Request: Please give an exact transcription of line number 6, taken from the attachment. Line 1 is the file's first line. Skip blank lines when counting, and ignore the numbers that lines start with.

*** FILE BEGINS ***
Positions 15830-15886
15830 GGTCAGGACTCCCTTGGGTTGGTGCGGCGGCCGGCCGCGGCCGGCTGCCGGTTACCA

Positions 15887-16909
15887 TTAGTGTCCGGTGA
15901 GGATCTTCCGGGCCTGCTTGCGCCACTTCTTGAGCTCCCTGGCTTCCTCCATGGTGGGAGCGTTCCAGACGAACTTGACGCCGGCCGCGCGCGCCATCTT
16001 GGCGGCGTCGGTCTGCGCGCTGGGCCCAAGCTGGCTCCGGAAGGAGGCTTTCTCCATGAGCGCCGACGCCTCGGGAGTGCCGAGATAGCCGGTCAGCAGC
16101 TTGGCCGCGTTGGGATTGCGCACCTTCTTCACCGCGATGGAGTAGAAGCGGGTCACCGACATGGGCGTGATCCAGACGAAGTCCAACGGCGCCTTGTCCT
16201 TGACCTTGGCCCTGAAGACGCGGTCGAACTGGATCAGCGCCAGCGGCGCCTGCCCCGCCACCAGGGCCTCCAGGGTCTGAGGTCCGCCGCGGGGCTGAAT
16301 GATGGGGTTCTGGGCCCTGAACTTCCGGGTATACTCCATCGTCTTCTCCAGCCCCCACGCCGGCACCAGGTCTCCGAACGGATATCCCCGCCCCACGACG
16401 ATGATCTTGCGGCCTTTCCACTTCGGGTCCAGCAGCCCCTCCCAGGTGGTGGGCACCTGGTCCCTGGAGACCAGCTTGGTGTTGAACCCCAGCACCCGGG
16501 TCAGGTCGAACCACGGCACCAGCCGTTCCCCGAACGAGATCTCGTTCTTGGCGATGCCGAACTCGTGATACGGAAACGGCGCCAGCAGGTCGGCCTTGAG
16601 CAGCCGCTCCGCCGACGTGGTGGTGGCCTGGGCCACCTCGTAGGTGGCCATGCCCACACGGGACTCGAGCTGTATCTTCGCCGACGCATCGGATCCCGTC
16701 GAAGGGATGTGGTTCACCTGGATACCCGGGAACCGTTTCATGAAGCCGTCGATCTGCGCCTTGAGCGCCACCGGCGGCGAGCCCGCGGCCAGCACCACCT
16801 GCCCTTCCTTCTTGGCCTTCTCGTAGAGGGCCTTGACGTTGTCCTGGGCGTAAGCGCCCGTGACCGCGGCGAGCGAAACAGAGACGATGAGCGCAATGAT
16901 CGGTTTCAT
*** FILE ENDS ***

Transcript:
16001 GGCGGCGTCGGTCTGCGCGCTGGGCCCAAGCTGGCTCCGGAAGGAGGCTTTCTCCATGAGCGCCGACGCCTCGGGAGTGCCGAGATAGCCGGTCAGCAGC